By J.S. Holland
A couple years ago, I spoke of how emulating Don Draper was a good move for any Transylvania Gentleman seeking to better himself. But though I still have utmost respect for ol' Don, my viewpoint has since been modified, in part because of Mr. Draper's erratic behavior on the show in the last couple seasons.
No, these days I've come to realize that I'm more of a Roger Sterling type than a Don Draper, and I'm okay with that.
Why Roger? Why, just look at him. I took an informal and unscientific poll amongst my gal-pals awhile back and the consensus was clear: Roger was way hotter, and in fact, Don can be pretty creepy. This vote was enough to make me think twice about brushing color into my greying temples. To paraphrase Dylan, I just wanna be on the side that's winning.
And while Don is a very decisive man (and his decisions often suck!), that's not the same thing as being calm, cool and collected. Don's always flying off the handle about something or other, always grimacing, frowning, sighing, mugging, brooding, bitching, sweating the small shit.
(But that Pete Campbell, him we don't like.)
Is he a rake? Well, yeah. A drunk? Um, you might say that. A wag? For sure - most of the best lines on the show are his. What's not to love? When you really step back from Mad Men and look at it objectively, Roger is the super-suave cocktail-tippin' swinger that Don's been made out to be from day one of the show. It's like in high school when it gradually sunk in on us all that Mick Jagger was a jerk and Keith Richards was the coolest.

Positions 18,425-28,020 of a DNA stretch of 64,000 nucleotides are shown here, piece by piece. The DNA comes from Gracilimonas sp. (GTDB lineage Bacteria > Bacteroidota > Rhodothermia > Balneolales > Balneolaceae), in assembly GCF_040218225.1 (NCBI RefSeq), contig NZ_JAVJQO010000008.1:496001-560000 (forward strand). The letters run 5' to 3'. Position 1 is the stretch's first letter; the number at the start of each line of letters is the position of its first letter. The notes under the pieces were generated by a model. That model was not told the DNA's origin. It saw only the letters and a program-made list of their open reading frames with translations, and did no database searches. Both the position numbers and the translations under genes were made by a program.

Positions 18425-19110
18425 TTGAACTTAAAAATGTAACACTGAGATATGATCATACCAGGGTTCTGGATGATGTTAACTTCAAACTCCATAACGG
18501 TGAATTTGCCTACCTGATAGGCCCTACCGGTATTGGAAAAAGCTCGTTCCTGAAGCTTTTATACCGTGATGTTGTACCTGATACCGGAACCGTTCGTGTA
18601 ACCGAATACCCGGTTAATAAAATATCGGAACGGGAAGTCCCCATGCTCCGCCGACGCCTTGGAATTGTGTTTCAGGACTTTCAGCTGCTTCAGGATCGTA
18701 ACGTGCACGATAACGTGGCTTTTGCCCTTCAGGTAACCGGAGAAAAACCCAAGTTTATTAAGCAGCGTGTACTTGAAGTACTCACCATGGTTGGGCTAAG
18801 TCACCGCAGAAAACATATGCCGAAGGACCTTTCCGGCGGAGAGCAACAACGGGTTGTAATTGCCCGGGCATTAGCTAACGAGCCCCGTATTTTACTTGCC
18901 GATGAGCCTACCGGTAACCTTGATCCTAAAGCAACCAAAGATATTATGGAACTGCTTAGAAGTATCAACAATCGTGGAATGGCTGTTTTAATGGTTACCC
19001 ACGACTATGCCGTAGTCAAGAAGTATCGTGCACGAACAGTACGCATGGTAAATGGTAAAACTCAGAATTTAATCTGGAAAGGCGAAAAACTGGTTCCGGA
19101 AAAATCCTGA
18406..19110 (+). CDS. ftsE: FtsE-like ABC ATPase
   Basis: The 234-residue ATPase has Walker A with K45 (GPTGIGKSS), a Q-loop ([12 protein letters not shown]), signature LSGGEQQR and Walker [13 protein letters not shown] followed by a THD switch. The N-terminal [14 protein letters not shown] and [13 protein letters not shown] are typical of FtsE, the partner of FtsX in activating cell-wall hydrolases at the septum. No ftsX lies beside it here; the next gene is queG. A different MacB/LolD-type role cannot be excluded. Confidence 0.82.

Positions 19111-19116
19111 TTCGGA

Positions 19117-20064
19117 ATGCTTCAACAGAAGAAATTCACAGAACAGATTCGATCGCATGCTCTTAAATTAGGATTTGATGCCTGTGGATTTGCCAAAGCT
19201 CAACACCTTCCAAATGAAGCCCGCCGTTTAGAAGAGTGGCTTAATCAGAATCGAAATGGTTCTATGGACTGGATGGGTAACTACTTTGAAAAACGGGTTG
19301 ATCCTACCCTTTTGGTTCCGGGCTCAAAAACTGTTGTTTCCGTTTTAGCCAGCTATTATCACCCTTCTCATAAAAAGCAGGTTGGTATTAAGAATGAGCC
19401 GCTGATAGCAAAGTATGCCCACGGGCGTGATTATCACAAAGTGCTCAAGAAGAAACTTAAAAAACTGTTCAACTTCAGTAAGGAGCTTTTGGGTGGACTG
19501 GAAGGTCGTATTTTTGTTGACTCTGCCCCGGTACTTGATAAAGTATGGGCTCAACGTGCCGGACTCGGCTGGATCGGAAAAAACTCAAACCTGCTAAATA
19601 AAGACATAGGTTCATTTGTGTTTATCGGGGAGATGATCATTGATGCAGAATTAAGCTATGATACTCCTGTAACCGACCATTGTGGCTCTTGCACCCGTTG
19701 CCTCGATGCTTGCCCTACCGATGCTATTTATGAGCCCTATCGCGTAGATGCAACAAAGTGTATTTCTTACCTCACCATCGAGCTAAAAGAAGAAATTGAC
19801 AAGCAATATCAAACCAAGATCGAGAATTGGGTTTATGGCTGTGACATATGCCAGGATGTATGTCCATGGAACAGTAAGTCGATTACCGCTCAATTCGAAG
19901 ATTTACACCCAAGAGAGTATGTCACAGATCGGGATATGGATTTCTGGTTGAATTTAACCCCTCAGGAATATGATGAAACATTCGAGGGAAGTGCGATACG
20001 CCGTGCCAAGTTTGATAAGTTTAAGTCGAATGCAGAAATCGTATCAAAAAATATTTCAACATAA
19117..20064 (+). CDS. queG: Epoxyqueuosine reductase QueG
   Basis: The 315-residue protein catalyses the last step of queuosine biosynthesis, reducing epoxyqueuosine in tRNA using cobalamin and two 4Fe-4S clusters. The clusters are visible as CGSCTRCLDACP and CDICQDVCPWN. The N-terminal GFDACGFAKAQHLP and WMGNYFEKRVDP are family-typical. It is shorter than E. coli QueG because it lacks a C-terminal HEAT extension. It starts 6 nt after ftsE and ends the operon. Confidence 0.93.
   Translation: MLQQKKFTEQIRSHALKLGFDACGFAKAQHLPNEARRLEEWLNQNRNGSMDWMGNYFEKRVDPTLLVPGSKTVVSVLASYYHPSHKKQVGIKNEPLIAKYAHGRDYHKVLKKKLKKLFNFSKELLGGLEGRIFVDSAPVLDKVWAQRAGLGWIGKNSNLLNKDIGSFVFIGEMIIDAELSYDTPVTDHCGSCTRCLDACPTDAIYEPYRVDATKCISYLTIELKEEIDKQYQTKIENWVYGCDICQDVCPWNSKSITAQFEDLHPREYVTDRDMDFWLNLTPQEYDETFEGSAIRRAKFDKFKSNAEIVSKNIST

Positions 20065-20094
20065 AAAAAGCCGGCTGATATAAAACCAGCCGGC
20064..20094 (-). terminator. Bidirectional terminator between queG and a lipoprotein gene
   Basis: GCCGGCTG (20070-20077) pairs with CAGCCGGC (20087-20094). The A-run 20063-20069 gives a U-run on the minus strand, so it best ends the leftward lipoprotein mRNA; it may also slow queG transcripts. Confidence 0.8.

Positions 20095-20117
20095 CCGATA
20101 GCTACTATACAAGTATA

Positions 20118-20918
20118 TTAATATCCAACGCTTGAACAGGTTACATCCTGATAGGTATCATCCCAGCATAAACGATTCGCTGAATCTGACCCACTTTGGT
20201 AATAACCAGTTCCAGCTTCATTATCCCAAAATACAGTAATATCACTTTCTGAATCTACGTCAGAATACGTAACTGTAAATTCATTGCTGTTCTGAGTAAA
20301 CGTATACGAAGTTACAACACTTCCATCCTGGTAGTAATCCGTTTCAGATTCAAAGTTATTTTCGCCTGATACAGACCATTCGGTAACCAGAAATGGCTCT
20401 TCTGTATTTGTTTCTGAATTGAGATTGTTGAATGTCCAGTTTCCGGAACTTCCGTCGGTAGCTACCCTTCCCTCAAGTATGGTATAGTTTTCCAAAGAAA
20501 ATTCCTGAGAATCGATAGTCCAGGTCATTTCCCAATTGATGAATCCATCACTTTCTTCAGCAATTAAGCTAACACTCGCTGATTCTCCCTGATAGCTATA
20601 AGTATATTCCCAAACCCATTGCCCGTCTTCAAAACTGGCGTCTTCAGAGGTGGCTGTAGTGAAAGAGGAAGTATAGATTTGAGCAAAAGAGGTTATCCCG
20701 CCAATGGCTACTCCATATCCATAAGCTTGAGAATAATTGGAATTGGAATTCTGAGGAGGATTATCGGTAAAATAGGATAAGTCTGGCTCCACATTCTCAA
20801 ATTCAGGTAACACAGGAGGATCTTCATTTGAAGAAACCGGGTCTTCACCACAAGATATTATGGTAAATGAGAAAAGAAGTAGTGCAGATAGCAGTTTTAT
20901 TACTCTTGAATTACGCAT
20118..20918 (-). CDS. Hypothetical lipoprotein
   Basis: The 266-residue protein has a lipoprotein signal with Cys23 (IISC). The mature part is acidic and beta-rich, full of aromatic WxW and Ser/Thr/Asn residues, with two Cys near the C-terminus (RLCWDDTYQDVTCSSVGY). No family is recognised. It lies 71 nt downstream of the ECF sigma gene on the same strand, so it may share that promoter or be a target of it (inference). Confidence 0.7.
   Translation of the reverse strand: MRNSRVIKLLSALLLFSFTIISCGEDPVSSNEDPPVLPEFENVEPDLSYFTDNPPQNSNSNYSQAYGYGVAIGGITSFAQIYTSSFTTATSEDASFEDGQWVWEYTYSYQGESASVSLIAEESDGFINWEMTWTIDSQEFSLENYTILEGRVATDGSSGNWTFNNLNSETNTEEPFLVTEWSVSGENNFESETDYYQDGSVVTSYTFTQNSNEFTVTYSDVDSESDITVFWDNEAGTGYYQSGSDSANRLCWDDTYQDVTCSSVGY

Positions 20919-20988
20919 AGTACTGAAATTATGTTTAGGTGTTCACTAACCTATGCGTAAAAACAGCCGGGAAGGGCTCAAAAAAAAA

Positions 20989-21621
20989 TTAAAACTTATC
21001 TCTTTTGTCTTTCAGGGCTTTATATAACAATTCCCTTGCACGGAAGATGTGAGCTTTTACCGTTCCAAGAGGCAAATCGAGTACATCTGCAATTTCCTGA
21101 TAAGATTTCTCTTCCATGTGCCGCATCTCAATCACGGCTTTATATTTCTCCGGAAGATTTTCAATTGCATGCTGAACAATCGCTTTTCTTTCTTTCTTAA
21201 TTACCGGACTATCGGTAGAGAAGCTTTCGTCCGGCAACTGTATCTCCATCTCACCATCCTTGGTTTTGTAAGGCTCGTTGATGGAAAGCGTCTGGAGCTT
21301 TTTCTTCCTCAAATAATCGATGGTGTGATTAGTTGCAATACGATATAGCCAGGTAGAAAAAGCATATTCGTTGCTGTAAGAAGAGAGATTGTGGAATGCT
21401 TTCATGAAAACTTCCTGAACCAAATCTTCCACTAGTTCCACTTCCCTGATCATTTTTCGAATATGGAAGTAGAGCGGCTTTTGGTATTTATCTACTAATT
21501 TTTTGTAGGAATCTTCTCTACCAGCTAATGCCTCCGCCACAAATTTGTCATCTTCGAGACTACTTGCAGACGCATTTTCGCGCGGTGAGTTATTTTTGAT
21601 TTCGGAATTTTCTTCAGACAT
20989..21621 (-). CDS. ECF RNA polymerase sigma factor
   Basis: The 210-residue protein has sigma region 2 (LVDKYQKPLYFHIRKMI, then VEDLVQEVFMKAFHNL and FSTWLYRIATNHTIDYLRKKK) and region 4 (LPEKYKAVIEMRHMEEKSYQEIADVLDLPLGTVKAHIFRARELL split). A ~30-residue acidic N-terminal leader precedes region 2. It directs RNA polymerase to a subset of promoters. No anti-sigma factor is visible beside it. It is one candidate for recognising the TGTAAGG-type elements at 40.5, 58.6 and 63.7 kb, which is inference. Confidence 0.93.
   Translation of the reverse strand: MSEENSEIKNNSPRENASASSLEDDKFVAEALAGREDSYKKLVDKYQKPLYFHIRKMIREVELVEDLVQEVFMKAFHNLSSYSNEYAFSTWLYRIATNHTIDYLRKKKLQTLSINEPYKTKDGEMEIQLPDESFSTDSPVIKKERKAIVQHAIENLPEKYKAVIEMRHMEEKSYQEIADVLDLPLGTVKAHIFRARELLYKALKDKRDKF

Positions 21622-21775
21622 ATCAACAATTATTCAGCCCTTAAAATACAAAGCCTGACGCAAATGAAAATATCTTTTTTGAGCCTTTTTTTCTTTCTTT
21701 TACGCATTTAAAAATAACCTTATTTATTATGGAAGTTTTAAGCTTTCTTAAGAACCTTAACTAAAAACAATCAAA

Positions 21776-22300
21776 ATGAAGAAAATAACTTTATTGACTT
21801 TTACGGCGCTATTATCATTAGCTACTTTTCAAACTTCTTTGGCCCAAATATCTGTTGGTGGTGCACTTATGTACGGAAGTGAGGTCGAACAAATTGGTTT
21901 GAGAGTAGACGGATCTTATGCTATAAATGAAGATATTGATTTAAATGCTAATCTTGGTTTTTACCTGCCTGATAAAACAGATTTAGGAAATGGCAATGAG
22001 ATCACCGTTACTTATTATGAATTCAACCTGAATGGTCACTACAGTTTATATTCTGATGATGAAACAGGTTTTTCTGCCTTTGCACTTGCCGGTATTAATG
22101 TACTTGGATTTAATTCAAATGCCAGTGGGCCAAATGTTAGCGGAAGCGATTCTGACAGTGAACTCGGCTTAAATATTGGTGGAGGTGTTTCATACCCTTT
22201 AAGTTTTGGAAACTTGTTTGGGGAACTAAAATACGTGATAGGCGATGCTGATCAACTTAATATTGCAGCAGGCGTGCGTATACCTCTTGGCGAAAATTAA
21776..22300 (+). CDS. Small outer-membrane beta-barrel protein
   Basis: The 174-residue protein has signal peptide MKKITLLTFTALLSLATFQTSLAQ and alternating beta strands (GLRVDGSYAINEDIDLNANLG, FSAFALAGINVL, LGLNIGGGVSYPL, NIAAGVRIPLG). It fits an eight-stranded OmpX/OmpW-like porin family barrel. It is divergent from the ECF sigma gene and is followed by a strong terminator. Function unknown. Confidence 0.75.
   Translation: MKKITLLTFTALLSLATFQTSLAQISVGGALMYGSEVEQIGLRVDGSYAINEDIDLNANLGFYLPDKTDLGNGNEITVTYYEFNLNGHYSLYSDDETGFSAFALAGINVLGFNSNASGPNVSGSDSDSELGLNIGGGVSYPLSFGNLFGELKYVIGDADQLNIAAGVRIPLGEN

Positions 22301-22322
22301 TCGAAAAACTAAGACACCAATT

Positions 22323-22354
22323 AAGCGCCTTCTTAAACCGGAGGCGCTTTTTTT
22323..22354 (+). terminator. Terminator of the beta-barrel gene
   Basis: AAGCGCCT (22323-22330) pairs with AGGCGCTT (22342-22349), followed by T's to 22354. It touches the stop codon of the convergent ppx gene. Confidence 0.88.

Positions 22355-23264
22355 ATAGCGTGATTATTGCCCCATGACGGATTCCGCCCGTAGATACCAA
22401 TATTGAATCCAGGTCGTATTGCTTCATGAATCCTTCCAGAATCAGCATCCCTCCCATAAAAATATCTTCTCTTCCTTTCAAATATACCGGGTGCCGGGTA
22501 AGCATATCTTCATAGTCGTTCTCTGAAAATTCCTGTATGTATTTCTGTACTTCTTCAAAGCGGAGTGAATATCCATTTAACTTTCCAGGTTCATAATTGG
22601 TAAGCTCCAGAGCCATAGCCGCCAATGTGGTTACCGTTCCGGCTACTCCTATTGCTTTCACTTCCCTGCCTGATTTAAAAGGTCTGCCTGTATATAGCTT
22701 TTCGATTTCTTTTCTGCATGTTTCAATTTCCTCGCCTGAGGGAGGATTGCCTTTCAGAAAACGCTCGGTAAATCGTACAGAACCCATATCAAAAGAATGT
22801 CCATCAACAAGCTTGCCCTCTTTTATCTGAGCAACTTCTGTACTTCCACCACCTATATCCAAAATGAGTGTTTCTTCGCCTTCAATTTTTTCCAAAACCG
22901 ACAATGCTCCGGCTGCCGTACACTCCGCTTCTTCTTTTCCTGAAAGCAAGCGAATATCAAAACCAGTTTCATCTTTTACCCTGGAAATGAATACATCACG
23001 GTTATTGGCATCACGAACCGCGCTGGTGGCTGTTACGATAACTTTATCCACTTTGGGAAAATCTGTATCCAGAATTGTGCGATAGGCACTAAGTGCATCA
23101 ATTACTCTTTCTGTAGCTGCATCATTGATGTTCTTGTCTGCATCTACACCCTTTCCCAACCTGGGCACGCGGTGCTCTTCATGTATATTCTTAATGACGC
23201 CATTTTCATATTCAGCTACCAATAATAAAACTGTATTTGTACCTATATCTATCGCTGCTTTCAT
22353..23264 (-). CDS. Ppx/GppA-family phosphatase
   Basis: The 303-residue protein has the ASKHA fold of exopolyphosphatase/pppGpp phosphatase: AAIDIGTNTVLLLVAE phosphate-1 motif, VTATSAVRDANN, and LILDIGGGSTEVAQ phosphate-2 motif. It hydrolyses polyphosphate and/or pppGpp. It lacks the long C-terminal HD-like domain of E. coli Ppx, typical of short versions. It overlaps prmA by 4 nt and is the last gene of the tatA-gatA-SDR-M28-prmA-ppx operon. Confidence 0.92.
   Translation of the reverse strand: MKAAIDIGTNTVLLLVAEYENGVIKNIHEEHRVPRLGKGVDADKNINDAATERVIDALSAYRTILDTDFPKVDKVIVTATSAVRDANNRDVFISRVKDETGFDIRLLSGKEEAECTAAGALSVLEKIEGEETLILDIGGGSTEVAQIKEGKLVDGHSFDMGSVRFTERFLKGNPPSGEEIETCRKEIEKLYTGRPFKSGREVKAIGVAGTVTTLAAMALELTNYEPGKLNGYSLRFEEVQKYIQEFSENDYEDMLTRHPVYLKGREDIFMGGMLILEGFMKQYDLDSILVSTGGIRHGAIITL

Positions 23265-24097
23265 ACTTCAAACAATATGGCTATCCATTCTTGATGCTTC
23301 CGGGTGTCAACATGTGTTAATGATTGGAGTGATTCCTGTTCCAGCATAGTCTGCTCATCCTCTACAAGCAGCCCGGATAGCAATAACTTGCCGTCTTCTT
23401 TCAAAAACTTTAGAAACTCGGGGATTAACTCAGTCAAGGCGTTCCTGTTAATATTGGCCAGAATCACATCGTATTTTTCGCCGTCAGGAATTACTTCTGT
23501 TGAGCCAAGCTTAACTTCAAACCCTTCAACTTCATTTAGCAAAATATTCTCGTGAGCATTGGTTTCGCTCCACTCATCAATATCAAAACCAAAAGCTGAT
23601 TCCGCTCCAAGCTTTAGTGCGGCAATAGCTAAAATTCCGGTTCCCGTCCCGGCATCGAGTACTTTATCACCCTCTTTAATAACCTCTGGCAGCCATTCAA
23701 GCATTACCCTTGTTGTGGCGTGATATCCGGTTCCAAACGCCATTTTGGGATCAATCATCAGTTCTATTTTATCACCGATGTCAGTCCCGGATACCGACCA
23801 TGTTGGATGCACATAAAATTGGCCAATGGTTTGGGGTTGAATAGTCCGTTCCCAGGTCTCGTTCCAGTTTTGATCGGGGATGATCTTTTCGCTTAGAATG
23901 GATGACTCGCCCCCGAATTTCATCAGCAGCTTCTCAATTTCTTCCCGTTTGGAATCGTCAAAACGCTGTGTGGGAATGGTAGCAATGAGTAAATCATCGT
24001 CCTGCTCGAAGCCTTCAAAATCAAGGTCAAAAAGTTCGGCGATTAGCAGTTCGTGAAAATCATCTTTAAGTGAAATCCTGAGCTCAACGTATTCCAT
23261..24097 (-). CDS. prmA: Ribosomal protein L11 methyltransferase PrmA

In fact, if only it were Roger and not Cosgrove who was a struggling writer of pulp fiction, my idolization of him would be complete.
Unfortunately, this satori about Sterling comes just as his character is threatening to jump the shark. A recent plotline on the show had him being coerced into dropping LSD, which at first seemed to have no effect on him. He lounged on the coach, lit a cig, and mumbled, "Mr. Leary, I find your product boring." I wish they'd left it at that, with Roger being seemingly impervious to LSD's effects thanks to a lifetime's protective coating of gin. But sadly, he did start tripping, and by season's end, was turning into a full-fledged acidhead.
I do not want to see Roger Sterling turn into an acidhead. For reasons I just elucidated, he already had an elevated consciousness and doesn't need soul-scrambling drugs.
Here's hoping the writers abandon this plotline next season with no further explanation, as they are often wont to do. Raise your glasses.